Oddly enough, I have very little red clothing. Perhaps I'm just not interested in being mistaken for Santa Claus... especially now that my hair's gone gray/white. I mostly wear the obligatory artist's black. By the way, Arty... is that a thing in California? It was the uniform de rigeur in New York.
 
Seems like he wanted them to look more passive or maybe he wanted them to look more vulnerable? Or maybe he couldn't handle them being alive! Ha ha ha. 🤪

That could be true. But he also was very much stuck in his ways. He never progressed beyond the art and music he loved in high-school. I still like Pop Tarts on a rare occasion, but my taste in food as well as Art, Music, Literature... continues to change. He rarely questioned the "rules" he learned years ago... and so to his thinking, there was a set way to portray a nude.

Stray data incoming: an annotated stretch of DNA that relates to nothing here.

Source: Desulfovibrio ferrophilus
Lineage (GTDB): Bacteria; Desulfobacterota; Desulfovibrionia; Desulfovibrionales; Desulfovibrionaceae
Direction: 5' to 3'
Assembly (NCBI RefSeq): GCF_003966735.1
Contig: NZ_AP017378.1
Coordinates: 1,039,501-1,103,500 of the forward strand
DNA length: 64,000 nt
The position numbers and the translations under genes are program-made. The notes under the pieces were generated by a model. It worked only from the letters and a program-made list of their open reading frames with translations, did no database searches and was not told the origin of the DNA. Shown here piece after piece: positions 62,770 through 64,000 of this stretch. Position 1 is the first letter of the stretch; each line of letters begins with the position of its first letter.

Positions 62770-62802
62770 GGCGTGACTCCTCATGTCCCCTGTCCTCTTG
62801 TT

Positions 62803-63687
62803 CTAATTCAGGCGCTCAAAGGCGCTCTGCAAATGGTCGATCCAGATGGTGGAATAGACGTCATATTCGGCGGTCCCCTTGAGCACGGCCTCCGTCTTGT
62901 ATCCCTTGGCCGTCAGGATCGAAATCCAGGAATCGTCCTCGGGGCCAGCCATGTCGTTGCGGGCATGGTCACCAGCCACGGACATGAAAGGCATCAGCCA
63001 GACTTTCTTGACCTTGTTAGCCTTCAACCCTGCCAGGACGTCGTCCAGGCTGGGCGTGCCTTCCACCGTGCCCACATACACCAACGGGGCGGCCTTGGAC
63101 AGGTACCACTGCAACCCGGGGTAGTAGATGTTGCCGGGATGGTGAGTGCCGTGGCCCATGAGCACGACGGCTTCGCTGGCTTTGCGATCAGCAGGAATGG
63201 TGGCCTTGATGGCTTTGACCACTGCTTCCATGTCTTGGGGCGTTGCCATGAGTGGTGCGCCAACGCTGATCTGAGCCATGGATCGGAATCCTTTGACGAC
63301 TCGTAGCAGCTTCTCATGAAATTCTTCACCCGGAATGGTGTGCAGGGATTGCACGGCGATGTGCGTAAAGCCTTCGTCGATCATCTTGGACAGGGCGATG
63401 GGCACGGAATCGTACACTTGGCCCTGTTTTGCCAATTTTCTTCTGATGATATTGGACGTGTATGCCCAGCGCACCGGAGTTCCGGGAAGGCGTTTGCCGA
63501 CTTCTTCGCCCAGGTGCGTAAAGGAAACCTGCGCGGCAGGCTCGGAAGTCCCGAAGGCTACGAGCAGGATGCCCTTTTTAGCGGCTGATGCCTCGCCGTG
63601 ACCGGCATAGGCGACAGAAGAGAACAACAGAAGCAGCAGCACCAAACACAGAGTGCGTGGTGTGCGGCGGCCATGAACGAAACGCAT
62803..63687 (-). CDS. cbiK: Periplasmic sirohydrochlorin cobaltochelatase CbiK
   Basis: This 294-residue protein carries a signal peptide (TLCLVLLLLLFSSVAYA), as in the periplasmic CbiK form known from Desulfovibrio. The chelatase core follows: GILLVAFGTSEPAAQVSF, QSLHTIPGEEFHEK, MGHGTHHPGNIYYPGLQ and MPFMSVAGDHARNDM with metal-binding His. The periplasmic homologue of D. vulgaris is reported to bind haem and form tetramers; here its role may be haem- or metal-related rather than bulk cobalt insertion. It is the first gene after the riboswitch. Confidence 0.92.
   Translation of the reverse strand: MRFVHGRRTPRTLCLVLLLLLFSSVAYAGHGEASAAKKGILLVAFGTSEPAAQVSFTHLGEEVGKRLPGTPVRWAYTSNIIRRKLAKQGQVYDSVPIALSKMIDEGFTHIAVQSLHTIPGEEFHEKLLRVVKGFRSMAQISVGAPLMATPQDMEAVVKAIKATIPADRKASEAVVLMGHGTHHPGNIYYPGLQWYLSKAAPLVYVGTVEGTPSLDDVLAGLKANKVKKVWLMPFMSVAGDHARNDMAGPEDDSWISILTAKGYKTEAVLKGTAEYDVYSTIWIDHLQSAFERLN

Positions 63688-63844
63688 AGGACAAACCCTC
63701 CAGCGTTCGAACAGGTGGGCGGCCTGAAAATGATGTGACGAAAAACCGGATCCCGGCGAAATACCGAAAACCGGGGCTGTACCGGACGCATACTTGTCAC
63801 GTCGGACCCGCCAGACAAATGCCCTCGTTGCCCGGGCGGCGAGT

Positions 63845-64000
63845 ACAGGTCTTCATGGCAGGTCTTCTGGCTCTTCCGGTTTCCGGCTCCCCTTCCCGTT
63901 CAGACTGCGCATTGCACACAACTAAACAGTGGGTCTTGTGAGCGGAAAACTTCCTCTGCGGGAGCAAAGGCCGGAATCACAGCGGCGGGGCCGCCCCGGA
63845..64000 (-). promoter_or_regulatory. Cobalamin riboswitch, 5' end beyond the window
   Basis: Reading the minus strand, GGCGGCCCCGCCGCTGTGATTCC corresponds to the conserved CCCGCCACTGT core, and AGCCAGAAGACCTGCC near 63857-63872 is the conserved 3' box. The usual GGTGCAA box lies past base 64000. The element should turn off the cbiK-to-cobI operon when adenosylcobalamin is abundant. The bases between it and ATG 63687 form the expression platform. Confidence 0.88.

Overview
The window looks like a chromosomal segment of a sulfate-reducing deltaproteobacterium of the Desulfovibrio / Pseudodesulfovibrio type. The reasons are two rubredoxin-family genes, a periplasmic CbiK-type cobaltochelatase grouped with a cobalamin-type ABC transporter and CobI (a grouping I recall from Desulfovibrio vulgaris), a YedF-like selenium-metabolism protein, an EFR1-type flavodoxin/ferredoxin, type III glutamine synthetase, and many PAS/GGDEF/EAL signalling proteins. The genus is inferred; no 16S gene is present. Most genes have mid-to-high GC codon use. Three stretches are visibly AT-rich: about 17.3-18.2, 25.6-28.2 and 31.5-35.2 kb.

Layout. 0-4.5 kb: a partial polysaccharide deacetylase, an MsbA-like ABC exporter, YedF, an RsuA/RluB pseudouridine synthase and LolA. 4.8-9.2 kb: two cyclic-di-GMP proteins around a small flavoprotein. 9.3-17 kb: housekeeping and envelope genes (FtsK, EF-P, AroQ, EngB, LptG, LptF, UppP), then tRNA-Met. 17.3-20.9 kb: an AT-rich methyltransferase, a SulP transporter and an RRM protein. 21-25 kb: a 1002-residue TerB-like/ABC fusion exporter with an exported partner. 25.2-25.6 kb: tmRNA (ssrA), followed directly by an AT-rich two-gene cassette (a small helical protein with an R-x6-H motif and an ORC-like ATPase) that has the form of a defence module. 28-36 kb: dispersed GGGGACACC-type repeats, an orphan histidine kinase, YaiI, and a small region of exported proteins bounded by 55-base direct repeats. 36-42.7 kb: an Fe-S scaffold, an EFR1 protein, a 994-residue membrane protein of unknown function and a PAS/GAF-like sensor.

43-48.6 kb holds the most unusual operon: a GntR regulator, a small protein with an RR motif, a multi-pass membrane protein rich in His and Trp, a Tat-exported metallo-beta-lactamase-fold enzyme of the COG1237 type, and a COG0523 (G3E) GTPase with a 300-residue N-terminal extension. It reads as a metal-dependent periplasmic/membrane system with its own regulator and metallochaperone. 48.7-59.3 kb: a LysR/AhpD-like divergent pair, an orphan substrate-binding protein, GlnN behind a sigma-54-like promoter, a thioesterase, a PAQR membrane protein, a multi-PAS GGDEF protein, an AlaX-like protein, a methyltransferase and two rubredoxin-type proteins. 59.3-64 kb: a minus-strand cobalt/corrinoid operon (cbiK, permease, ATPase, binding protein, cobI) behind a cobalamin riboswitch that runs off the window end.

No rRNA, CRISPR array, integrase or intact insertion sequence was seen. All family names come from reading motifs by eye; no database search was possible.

:rolleyes:
 
Oddly enough, I have very little red clothing. Perhaps I'm just not interested in being mistaken for Santa Claus... especially now that my hair's gone gray/white. I mostly wear the obligatory artist's black. By the way, Arty... is that a thing in California? It was the uniform de rigeur in New York.

Very few men look good in red. My sweetie is still a stone resident of Irving Place in her heart, and wears black like nobody's business. I look terrible in it.
 
Oddly enough, I have very little red clothing. Perhaps I'm just not interested in being mistaken for Santa Claus... especially now that my hair's gone gray/white. I mostly wear the obligatory artist's black. By the way, Arty... is that a thing in California? It was the uniform de rigeur in New York.